Monday, December 01, 2008

"NO, MOMMA!"

I always wondered where my sister and I got our big raucous laugh. I always thought it might be Dad, but after thinking about Mom this weekend I have decided she and my Aunt Laura would be the origin. I recall a trip to East Texas when I was 10 years old:

We went to Toledo Bend Lake, to see some family property. There was my Dad, Aunt Laura (mom's sister), and Mom. As we left the small town of Alto, where Mom and Aunt Laura had grown up, we passed over a creek, Boxes Creek it was called, and this creek was running red from recent rains that ran-off from the deep red clay of the region.
Mom said:
“Laura, do you remember how the whole family would come down here to the Boxes, on Saturdays, and the boys would get on one side of the bridge and the girls on the other, and we would take our Saturday baths?”
I was horrified.
I said:
“No Momma, tell me you DID NOT do that!”
And she and Aunt Laura just laughed!

When we got close by the newly formed lake, in the Big Thicket they call the Sabine National Forest, we stopped by a cemetery in the little town of Isla. Only there is not a little town of Isla, there is only the Cemetery and a three story, dilapidated weather-beaten building.
To the eyes of a ten year old, this building looked to be at least 200 years old.
It did not just lean, but the added feature of a twist where the faces and corners were all askew. There was not a glass pane or door left, there was no roof, and what had kept it from falling entirely no one could tell.
It was the ricketiest three story shack there ever could be.
I wouldn’t have stood within 20 feet of it on a bet. There had to be a million or so snakes that were taking residence in there, and just about the time that thought gave me a shiver, the worlds biggest Possum walked out on what may have been a front porch in the last century and gave a big yawn.
It was about then that Mom proudly announced to me:
“Stevie, this is where I was born and went to school!”
I gulped hard and said
"No, Momma, please momma, tell me you did not!”
And she and Laura just laughed!

Next, we walked into the woods of the old Mason home. heading for the lake.
We came to a creek that we needed to forge. Dad found a big tree, blown over in a storm that we could walk across. Dad crossed the stream on the log, then Aunt  Laura started to cross. It was then that I noticed just how far down it was to the creek, and how skinny the log was.
I said:
“Momma, you can’t go across this, we’ll have to find another way for you to cross.”
Then I saw that Aunt Laura was only halfway across and it was my turn and I hollered to Laura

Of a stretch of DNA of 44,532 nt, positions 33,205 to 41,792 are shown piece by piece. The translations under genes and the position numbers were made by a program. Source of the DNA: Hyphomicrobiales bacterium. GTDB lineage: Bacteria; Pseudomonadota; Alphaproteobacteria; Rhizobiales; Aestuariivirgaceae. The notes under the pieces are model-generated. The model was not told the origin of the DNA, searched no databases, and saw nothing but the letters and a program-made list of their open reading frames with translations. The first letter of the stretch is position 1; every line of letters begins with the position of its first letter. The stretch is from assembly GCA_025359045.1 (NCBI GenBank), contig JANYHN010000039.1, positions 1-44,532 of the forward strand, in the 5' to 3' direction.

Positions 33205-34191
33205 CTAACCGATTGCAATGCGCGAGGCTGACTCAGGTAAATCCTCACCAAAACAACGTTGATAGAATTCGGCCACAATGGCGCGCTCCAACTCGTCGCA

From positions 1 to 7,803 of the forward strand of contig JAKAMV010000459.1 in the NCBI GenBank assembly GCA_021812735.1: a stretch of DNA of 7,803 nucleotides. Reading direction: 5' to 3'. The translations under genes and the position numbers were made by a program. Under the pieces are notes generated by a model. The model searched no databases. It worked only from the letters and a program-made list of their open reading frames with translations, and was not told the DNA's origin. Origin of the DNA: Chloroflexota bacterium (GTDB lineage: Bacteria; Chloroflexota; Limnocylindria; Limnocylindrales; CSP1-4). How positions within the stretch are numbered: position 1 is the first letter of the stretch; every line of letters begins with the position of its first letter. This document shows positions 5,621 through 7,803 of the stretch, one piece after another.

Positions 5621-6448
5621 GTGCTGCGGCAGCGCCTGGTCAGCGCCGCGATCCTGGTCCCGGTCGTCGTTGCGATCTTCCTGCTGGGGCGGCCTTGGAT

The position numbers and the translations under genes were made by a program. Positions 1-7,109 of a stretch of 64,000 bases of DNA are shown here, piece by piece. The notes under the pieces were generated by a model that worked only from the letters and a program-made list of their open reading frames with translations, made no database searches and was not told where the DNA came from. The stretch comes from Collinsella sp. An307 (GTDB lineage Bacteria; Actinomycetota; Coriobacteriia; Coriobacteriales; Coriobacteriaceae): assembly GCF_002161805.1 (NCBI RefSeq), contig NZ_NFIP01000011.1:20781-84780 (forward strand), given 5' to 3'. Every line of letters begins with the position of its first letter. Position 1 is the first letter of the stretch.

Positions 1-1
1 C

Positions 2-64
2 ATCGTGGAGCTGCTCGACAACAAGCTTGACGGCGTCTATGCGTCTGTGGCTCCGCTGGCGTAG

“Hurry up Laura... its my turn to cross”
Then turning back to Momma:
“No momma, you can’t cross here! Laura, Hurry up!”
And she and Laura just laughed!

Some fifteen years later, the Cancer was eating away at Momma. My soon to be wife, Yvette, and I would sit on the couch with Momma in her easy chair. Yvette would give me a punch to the ribs and I’d giggle. Then she would poke me in the tummy, and I'd laugh a little harder, Before you knew it, she would be tickling me in the ribs in the belly, under my arms and I would be kicking and flailing trying to get loose from her.
She had me in a tickle-grip and I would be too weak from laughter to escape. The more I laughed, the weaker I got.
It was like laughin' quicksand.
The tears would be streaming down my face and I would turn over onto my belly with my weak little elbows tucked in, to try to get away.
Then she would start in on the bottoms of my feet and I would be howling!
"No, Yvette, No, Pleeeaaase Noooo!"
I could barely even breathe!
Through my streaming tears of laughter I would look over to Momma. She would be holding her sides, bent over with laugh-tears running down her face.
She would be laughing louder and harder than I.

Momma died at home, December 1st , 1986.

4 comments:

GEWELS said...

What a nice memory on such a sad anniversary.
I'm sure you still miss her terribly.

MikeTheWaiterDotCom said...

bullet,
my dad died nov. 7, 1997. I cried for over a year. like you and momma, i can now look back fondly. the price we pay as survivors is the seemingly endless and unmanagable sadness and duress. Glad you made it through. selfishly, i enjoy your posts! As regards laughter... I immediately thought of my wife and her two sisters.... get them laughing... and all three of them SNORT... It's hillarious.
one day at a time, brother, mtw

GrizzBabe said...

Wonderful story. Rest in peace, momma.

petra michelle; Whose role is it anyway? said...

A beautiful reminiscence. I can just picture her, you're descriptions expressed so vividly!